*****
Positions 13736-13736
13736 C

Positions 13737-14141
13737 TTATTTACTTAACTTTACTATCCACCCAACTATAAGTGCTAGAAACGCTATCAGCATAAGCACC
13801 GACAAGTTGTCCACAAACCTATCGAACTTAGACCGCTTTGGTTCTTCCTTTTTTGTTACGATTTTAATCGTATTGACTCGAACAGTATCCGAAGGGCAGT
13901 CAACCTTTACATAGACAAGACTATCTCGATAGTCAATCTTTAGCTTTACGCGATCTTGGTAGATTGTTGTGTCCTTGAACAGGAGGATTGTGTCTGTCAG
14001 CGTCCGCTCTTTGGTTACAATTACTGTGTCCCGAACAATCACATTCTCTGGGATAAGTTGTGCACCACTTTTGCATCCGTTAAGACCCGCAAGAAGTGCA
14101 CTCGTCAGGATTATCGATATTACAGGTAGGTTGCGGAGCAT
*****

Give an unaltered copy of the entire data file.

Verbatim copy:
Positions 13736-13736
13736 C

Positions 13737-14141
13737 TTATTTACTTAACTTTACTATCCACCCAACTATAAGTGCTAGAAACGCTATCAGCATAAGCACC
13801 GACAAGTTGTCCACAAACCTATCGAACTTAGACCGCTTTGGTTCTTCCTTTTTTGTTACGATTTTAATCGTATTGACTCGAACAGTATCCGAAGGGCAGT
13901 CAACCTTTACATAGACAAGACTATCTCGATAGTCAATCTTTAGCTTTACGCGATCTTGGTAGATTGTTGTGTCCTTGAACAGGAGGATTGTGTCTGTCAG
14001 CGTCCGCTCTTTGGTTACAATTACTGTGTCCCGAACAATCACATTCTCTGGGATAAGTTGTGCACCACTTTTGCATCCGTTAAGACCCGCAAGAAGTGCA
14101 CTCGTCAGGATTATCGATATTACAGGTAGGTTGCGGAGCAT